Rainy Days and Secret Decoders..

My daughter likes to play post office.  She likes to exchange letters with me using a toy mailbox.  Its a great way for her to practice her hand writing.. and she doesn't even know it.  She and I built a new mailbox to exchange messages today.  Sometimes she likes to encode her messages using an en/decoder card she got somewhere along the line.  It being a terribly gray and rainy day, we decided to write a program to encode/decode messages.  I had already taught her to play tic-tac-toe using row-column coordinates.  We computer geeks know that row/column structure to be a "matrix" in computer science terms.   I've also given her a lesson or two on Logo - an educational programming language.   (Please understand that she had been asking me to teach her to program - "like what you do at work, Daddy."  I'm not, necessarily, trying build a super-nerd so that I can live vicariously through her nerdy accomplishments.. although worse things could happen to a person. :)   Anyway...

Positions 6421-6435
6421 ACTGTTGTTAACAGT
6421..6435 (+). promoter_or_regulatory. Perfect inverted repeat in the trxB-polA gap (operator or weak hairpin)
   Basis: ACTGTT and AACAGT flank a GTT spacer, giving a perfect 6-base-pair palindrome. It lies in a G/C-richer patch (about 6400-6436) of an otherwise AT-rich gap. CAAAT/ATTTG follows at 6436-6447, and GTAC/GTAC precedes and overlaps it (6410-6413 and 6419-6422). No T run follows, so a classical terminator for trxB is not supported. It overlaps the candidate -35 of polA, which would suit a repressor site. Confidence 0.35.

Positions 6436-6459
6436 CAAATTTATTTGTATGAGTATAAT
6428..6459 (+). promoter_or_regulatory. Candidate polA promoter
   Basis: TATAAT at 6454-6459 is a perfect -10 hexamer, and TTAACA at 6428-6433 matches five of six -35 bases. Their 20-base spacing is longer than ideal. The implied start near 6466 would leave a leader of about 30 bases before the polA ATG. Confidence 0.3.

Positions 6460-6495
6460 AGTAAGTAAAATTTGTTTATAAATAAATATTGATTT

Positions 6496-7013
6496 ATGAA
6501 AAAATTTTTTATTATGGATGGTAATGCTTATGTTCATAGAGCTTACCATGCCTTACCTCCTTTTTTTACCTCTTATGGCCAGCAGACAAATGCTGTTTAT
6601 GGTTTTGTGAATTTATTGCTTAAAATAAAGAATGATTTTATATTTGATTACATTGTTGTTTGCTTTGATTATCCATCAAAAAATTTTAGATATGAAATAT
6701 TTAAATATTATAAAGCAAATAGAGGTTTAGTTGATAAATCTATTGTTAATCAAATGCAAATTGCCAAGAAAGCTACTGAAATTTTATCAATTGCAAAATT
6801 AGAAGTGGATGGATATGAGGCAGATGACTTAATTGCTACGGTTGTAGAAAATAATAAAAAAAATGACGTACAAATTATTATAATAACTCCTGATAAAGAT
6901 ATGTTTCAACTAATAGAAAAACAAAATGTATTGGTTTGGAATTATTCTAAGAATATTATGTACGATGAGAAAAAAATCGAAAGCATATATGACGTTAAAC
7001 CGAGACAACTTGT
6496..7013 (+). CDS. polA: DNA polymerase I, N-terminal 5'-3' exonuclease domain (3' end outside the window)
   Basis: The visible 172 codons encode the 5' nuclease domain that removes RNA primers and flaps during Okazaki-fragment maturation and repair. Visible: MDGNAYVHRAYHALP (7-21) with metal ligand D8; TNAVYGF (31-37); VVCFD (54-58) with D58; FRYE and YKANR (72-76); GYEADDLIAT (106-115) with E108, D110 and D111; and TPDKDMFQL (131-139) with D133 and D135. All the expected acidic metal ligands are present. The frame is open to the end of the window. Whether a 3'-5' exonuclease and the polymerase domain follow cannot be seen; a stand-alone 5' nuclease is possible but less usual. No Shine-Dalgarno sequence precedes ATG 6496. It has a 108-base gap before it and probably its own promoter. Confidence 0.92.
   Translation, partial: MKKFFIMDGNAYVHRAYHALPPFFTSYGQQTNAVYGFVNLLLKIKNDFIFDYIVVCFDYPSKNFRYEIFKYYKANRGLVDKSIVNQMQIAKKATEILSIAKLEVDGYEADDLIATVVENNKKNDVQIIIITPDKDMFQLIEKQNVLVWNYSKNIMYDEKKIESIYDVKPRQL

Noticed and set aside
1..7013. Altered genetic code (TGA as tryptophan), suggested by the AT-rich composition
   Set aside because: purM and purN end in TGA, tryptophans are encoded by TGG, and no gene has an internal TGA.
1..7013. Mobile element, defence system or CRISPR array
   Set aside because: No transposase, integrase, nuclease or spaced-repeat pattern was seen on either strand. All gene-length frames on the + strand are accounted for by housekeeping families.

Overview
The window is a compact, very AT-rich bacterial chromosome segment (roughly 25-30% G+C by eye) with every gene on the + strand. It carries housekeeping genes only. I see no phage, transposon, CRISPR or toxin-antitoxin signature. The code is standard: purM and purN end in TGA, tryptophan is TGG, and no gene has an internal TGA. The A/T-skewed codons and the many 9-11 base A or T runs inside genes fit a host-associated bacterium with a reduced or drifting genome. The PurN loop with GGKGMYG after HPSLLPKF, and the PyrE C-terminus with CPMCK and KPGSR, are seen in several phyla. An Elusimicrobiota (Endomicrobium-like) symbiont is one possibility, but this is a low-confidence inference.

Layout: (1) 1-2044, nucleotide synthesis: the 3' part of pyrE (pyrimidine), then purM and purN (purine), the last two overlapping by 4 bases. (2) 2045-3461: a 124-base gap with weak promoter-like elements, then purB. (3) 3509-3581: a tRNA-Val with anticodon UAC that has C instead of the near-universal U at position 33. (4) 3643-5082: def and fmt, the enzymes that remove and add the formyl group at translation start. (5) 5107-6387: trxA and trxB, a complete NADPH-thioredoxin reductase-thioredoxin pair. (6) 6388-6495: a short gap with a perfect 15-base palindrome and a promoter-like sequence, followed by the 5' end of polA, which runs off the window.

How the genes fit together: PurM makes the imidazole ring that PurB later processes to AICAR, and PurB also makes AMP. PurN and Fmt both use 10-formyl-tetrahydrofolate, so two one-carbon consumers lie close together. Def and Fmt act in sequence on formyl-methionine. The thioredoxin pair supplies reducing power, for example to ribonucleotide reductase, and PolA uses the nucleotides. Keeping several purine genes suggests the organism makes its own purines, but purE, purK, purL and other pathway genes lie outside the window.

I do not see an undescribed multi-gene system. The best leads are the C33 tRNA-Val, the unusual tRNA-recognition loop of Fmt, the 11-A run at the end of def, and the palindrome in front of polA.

This de/encoder simply shifts letters by one, but to make a fully working program there was quite a bit for a 6 year old to take in.  I threw a lot at her and with no introduction - functions, hash maps, and variables.  Forget the UI/HTML glue needed to drive it!  Needless to say, most of it went over her head but conceptually, she understood that we were taking each letter and doing a lookup to return its encoded/decoded form.  She helped type in the "cipher" which was just a map from letter to encoded letter.

Regardless of what she may have learned, she loved the end result and has already requested a "print encoded message feature."  (Only then did it feel like a program " at work". :)  We'll revisit this one agains sometime soon..

The end result is a simple web app - nothing more than some HTML and some Javascript.  You can view/run it here:

Rainy days and secret decoders.. and treasured moments.